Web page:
I think I have to agree with the critics that fixing the anomalous situation of England in Britain’s almost-but-not-quite-federalist arrangements, thanks to the reintroduction of home rule in Northern Ireland and Scotland and the establishment of a Welsh legislature over the last decade, by only allowing English (or, in some cases, English and Welsh) MPs to vote on some things only affecting England (or England and Wales) is probably not really going to work very well in practice, since the whole notion of cabinet government in the UK relies on there effectively being one government supported by a majority of Parliament that can muster majority votes on all issues that come before it. When the “England” majority and the “UK” majority differ, as could easily be the case due to the regional variations in party support in Britain, it seems likely the whole business will become a mess.
Not that many of the alternatives are much better. Labour’s plan for regional devolution was pretty dumb, since few of the “regions” have any historical standing and governing different parts of England under different laws runs counter to the rationale for devolution elsewhere in the UK. A separate, single English parliament seems like overkill, given that most Britons live in England, but in the end it may be the only workable arrangement in a parliamentary framework.
Fresh on the heels of promises to adopt changes to elections to the Commons, Labour is now promising to finish its reforms to the House of Lords with some concrete proposals coming “shortly.” The outline of Labour’s proposal suggest:
- A third of the members would be elected at each general election for the Commons; since a general election must be called every five years, this pattern would give members of the upper chamber a potential term of up to 15 years.
- The chamber would have 300 members elected via some form of proportional representation; what exact form is left unspecified, although it is likely to be a “pure” PR system (possibly using the same constituencies used for European Parliament elections) instead of the alternative member system used in the Scottish and Welsh devolved assemblies.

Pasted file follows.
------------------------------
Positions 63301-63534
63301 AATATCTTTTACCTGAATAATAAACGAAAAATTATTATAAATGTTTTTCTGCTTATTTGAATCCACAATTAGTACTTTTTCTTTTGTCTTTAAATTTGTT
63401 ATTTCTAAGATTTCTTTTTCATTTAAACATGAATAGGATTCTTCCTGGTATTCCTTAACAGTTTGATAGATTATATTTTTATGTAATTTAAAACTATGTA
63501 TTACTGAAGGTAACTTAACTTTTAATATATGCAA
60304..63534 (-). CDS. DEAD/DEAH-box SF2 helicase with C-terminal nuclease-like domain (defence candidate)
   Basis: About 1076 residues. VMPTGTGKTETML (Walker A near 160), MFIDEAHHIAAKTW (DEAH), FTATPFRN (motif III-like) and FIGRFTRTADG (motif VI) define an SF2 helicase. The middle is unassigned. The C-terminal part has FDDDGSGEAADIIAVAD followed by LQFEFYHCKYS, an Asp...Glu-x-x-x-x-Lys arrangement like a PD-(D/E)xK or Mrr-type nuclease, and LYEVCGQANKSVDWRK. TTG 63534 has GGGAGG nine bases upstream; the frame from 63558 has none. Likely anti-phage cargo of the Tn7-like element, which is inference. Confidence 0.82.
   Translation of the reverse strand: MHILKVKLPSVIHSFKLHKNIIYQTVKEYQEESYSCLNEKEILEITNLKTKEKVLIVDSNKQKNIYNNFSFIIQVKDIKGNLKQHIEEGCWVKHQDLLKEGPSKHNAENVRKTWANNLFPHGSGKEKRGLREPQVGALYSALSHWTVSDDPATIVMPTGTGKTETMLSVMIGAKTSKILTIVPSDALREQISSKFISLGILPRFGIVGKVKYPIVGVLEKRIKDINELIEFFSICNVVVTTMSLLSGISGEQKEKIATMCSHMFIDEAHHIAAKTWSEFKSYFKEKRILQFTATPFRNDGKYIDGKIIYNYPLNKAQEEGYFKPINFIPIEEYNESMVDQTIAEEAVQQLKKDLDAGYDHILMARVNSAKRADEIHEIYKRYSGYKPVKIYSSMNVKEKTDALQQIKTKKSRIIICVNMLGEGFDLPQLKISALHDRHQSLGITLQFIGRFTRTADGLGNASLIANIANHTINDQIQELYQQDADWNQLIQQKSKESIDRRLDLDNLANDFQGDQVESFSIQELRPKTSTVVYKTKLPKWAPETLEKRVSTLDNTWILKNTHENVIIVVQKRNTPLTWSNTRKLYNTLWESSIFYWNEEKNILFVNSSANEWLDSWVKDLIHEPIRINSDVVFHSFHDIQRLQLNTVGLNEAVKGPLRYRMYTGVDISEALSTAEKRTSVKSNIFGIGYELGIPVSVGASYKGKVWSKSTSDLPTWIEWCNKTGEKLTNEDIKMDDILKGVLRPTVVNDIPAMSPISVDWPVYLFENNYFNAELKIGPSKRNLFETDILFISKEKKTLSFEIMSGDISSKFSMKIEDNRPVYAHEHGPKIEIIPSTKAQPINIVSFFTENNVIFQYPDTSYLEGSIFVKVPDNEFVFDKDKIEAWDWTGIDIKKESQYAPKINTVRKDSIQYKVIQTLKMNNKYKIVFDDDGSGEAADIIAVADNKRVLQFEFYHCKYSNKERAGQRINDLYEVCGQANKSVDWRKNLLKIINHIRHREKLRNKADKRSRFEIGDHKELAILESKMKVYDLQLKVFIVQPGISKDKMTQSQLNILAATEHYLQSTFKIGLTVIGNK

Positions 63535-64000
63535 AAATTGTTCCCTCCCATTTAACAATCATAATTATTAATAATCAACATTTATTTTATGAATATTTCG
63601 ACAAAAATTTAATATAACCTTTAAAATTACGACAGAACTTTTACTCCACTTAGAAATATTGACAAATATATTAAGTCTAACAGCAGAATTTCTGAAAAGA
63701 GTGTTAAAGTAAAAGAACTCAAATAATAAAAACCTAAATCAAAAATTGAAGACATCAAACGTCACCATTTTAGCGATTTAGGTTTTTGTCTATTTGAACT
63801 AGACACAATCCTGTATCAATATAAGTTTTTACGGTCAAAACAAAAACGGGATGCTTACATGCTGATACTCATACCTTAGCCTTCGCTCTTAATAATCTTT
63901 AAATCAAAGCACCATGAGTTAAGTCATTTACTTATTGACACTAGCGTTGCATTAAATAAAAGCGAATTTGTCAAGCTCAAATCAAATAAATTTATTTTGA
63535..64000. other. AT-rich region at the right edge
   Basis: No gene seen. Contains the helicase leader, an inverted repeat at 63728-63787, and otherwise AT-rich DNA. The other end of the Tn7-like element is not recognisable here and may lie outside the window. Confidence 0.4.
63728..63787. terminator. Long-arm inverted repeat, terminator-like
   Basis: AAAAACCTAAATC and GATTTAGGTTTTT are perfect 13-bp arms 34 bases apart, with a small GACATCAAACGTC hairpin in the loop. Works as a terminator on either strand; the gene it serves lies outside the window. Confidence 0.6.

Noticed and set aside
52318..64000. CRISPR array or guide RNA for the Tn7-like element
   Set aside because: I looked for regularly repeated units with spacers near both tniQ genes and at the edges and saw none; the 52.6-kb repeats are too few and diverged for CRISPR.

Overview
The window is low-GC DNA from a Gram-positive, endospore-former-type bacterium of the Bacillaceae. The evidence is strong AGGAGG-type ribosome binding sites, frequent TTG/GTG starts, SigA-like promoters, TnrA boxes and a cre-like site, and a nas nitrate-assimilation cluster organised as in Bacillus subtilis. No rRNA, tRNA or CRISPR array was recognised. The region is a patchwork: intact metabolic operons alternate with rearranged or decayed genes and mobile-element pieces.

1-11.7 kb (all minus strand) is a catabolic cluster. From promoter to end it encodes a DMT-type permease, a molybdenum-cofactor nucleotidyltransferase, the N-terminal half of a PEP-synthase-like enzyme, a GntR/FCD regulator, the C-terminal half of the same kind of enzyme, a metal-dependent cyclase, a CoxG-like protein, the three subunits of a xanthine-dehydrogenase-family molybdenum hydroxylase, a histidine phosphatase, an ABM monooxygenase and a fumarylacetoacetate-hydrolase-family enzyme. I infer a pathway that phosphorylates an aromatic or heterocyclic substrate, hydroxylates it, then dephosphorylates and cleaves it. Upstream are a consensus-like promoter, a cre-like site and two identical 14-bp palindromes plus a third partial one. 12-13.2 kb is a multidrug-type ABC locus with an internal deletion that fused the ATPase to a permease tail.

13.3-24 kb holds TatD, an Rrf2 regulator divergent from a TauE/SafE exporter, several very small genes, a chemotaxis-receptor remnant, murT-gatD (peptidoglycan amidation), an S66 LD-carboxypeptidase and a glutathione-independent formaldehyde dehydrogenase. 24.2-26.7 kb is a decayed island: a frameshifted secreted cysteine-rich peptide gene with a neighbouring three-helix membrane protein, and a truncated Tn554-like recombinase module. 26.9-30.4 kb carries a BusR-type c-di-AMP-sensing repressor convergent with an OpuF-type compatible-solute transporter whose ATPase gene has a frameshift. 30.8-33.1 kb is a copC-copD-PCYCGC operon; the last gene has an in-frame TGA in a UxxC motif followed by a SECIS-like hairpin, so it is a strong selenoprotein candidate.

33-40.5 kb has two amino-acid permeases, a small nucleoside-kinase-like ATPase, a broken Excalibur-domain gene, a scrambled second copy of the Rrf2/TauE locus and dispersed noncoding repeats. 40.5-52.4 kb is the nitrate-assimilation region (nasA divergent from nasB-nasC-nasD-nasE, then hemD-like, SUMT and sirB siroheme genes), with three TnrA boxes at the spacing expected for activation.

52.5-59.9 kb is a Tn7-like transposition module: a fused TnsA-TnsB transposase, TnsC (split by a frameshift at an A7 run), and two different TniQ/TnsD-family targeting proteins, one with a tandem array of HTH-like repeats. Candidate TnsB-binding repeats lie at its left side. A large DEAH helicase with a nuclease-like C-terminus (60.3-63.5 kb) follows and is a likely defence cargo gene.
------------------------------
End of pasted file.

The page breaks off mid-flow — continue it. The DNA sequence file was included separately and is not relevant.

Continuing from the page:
- Members would be subject to some sort of “recall” process and would have to pay taxes in the U.K., excluding nonresident citizens.
All three of the major parties in Britain are now on-record as favoring a mostly- or fully-elected upper chamber, so presumably an “elected Lords” in some form is coming sooner rather than later. The Liberal Democrats in particular have suggested in the past that parliamentary reforms are a condition of their participation in any coalition, and given the growing chances of a hung parliament after the next election, they may finally be in a position to insist on reform in both chambers.
I’m not particularly inclined to do any long-form blogging at the moment (here or at OTB), but here are a few random thoughts on issues of the day:
I can’t think of any good reason to object to a merger between United and Continental; it’s probably a long shot, but maybe the combined airline will see fit to introduce a flight from here that’s further afield than Houston.
I don’t have any better tea leaves than anyone else when it comes to the British election. I watched all three debates (which is three more than I watched during the 2008 U.S. presidential contest) and generally think that LibDem leader Nick Clegg simultaneously came off as the best presence and the most politically naïve, which is just as well since Clegg (unlike, say, David Cameron) will never be a British prime minister. Putting the LibDems in charge of the Home Office would probably be a good idea though. Realistically it seems there’s no way Gordon Brown comes out of this as a real (as opposed to caretaker) PM. Your current Nate Silver guesstimate is here.